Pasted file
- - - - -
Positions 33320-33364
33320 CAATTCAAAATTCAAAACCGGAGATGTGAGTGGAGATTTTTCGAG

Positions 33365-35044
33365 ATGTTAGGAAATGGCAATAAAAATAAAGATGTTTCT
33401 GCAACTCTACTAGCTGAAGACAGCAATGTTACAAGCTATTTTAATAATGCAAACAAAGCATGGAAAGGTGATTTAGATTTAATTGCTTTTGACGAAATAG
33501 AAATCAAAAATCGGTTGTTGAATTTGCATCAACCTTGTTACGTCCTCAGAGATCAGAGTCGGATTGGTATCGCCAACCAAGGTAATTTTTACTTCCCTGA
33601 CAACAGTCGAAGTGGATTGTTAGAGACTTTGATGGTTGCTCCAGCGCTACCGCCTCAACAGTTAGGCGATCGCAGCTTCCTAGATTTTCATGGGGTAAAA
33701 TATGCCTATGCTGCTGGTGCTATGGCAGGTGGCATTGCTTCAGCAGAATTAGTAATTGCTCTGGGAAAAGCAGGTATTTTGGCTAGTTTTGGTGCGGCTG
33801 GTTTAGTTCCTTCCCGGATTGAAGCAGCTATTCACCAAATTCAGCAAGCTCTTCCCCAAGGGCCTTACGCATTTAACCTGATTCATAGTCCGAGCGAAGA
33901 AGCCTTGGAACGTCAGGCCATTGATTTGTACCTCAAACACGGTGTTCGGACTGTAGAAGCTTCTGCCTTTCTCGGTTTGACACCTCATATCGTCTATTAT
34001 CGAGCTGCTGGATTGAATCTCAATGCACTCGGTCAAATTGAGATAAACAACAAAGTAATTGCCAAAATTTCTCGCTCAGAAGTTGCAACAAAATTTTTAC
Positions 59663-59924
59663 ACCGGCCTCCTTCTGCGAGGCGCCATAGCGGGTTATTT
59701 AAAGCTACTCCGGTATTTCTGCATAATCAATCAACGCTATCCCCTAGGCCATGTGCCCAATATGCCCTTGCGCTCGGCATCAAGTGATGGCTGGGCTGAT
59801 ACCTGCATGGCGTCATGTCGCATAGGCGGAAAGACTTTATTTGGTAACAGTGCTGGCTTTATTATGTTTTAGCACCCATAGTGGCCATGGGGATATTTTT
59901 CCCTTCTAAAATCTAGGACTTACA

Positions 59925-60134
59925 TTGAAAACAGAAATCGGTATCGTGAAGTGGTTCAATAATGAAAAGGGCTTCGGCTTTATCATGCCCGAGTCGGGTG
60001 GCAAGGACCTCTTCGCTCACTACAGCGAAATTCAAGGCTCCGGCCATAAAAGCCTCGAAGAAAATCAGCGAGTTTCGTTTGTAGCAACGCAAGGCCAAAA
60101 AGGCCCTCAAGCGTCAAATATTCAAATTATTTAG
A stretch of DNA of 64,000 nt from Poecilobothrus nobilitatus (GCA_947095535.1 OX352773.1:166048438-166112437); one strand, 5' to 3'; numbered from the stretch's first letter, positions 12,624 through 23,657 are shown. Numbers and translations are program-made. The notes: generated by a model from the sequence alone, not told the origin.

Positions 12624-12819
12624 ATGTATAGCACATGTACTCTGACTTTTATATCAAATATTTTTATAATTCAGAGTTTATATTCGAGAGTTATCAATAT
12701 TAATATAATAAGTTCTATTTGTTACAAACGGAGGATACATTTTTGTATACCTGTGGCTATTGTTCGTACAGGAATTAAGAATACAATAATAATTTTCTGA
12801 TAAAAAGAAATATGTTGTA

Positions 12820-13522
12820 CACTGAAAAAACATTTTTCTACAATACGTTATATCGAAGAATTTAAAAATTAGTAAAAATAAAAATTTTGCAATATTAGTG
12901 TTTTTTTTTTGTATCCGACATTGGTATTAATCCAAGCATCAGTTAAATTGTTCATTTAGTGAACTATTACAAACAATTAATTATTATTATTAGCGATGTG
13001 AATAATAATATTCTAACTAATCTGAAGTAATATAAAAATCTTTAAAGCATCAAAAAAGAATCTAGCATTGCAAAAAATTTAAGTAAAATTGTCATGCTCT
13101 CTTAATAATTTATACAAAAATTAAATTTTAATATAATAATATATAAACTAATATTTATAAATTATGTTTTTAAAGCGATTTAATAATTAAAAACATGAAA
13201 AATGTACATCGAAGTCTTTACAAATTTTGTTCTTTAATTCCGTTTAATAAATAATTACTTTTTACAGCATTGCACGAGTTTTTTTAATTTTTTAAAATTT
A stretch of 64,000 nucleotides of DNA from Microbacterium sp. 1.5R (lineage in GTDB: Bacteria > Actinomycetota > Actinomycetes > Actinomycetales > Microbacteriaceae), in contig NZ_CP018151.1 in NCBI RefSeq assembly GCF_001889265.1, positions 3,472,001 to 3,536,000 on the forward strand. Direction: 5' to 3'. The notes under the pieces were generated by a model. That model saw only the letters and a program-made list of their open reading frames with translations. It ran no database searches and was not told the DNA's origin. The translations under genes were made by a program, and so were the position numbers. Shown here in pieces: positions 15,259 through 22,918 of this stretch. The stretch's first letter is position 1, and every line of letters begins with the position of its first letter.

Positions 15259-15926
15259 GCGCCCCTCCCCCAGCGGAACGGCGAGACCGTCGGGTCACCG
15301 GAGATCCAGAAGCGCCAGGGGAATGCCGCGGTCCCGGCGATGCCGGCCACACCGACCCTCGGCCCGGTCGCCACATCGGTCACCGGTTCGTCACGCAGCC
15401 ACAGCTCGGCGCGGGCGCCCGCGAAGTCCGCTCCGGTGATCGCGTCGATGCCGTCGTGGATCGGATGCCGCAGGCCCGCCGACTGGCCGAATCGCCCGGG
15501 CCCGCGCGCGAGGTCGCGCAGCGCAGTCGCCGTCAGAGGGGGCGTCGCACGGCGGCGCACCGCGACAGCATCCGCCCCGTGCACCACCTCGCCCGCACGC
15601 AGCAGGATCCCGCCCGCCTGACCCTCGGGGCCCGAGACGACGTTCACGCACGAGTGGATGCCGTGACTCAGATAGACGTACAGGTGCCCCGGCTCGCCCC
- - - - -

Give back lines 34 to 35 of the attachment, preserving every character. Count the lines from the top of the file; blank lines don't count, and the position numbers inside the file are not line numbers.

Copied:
15259 GCGCCCCTCCCCCAGCGGAACGGCGAGACCGTCGGGTCACCG
15301 GAGATCCAGAAGCGCCAGGGGAATGCCGCGGTCCCGGCGATGCCGGCCACACCGACCCTCGGCCCGGTCGCCACATCGGTCACCGGTTCGTCACGCAGCC